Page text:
The decision to disallow Manchester City’s late goal against Tottenham was correct, Dermot Gallagher said on the latest Ref Watch.
It is only the second weekend of the Premier League season and VAR is already making its presence felt, with more incidents for Gallagher to analyse and explain.
- Premier League reports and highlights
- Premier League hits and misses
Read on to see what he said about some of the big refereeing moments of the weekend…
Man City 2-2 Tottenham
INCIDENT: With the score 2-2, Gabriel Jesus thought he had scored the winning goal in the 93rd minute. However, after a VAR review, the goal was ruled out as the ball touched the arm of Aymeric Laporte on the way through, much to the dismay of the home contingent.
DERMOT’S VERDICT: Correct decision.
The question of handball
Though Laporte’s handball looked accidental, under rules introduced on June 1 by IFAB, any goal created by an accidental handball is to be disallowed. Therefore, the VAR decision was correct.
DERMOT SAYS: “As much as people debate, yes it is [the right decision], because you see that it strikes Laporte’s arm. The minute that happens, it can’t be a goal and for two weeks running, VAR has picked that up post-decision and it is given correctly.
“We saw three handball goals in the Premier League last year – Willy Boly [against Man City], Sergio Aguero [against Arsenal] and Nathan Redmond [against West Ham] – and everybody thought that it wasn’t acceptable. Everybody had this notion that you can’t have a goal scored by the hand or the arm so the law was brought into place by IFAB (International Football Association Board) for the start of the season.
“Unfortunately, over the last two weeks, I view it as a consequence of the decision. It was made in good spirit and for the right reasons and I don’t understand what the confusion is because the rule is quite clear. It might not be what we like but it is quite clear. It is there for the rest of the season because they will never change mid-season but it is consistent. It’s not longer a matter of opinion or subjective. The referee each week will make the same decision.”
- Should City ‘winner’ have been ruled out?
- Supplement: Is VAR working for the PL?
INCIDENT: Earlier in the game, Erik Lamela bundled Rodri over in the box, with the Man City midfielder falling to the floor. Referee Michael Oliver did not give a penalty and the decision was not reviewed by VAR.
DERMOT’S VERDICT: Correct use of VAR process.
DERMOT SAYS: “At the time, I wasn’t convinced that it was a penalty. The more I see it, the more I’m leaning towards it being one. The dilemma there is that the referee didn’t think it was a penalty and he would have fed to the VAR team what he had seen and why he’s come to that conclusion. The dilemma is not whether it is a penalty or not, it is that VAR cannot do anything about it.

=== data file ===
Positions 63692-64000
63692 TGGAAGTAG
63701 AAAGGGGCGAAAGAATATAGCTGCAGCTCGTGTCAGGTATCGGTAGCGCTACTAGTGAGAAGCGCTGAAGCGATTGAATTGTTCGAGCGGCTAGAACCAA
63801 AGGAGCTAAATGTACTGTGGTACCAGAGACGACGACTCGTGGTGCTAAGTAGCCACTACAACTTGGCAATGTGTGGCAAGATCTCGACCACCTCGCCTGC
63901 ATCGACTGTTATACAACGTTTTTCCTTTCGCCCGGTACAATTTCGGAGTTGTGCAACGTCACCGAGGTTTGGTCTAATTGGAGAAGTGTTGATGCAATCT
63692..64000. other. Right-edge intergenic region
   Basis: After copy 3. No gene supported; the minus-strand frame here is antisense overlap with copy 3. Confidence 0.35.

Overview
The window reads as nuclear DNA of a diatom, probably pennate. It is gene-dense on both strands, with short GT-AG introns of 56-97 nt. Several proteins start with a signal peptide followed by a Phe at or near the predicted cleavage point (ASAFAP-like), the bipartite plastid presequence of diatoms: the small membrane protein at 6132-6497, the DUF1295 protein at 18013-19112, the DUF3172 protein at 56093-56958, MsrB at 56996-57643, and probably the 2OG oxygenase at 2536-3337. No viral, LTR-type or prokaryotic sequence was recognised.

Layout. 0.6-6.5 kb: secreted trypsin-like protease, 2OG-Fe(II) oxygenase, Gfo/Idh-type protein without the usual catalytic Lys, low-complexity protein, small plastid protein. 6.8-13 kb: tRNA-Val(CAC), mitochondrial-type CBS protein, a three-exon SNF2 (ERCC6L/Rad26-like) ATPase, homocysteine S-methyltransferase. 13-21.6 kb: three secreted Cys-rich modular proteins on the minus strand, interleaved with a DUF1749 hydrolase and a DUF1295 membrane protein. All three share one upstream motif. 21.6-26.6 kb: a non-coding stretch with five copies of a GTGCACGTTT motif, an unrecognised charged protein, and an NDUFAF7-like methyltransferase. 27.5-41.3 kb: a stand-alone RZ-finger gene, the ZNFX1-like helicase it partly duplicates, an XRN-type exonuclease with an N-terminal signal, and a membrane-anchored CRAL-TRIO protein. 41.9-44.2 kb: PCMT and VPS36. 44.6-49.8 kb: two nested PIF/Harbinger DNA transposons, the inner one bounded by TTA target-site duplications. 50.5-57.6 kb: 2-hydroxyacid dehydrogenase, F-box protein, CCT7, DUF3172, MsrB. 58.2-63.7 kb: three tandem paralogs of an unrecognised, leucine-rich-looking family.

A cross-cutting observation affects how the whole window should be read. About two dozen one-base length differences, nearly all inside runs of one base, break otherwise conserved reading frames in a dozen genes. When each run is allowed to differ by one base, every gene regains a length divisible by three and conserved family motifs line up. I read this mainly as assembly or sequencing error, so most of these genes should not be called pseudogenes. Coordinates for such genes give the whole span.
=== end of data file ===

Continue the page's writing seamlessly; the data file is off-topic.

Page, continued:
“Of the two incidents, one is factual and the other is subjective. That’s the problem. In a subjective decision, you are always going to have this gap where one person thinks one thing and another person thinks something different. On the day, the referee didn’t think it was a penalty and the VAR didn’t think it was a penalty so he fed to the referee that he should play on, which is what they did.”
Brighton 1-1 West Ham
INCIDENT: Leandro Trossard thought he had given Brighton the lead early on when he fired a wonderful volley past Lukasz Fabianski, but as the goal was being checked, Dan Burn was offside in the build-up and the goal was ruled out.
DERMOT’S VERDICT: Correct decision.
DERMOT SAYS: “From the free-kick, Dan Burn was offside and it got played over his head. At that point, he’s not interfering with play because he hasn’t touched the ball. But because it doesn’t get touched by another Brighton player, Burn then follows the ball and the minute he touches it, it is given as offside. It is very difficult to detect and it was picked up by VAR.”
Arsenal 2-1 Burnley
INCIDENT: After the defeat to Arsenal, Sean Dyche was critical of the FA rules regarding simulation, saying: “The game is in a terrible state in regards to blatant acts of cheating.” However, he did stress his views were not related to Arsenal, but the game as a whole.
DERMOT’S VERDICT: The rules are unlikely to change this season.
DERMOT SAYS: “The rules are tighter because in the past, we never had yellow cards for simulation and now you do. It is what it is and the referee can’t do anything about that. The referee goes out there to apply the rules as they are set out and at the moment, if a player dives – as people call it – it’s simulation and he gets a yellow card if it’s identified. If he gets a penalty and profits from it, he’ll get a two-match ban – that’s how it’s set up, that’s what the referee has got in his armoury and that’s what he has to use.
“The FA feel it’s enough at the moment. If people feel strongly enough about it, they may think about changing it or consider a different approach, but at the moment, that’s where we are.”
Chelsea 1-1 Leicester
INCIDENT: “Graham Scott was the designated referee for the game at Stamford Bridge, but could not make the warm-up as he was stuck in traffic. Fourth official Oliver Langford took his place for his first Premier League game, while Scott arrived in time to take up the fourth official role.”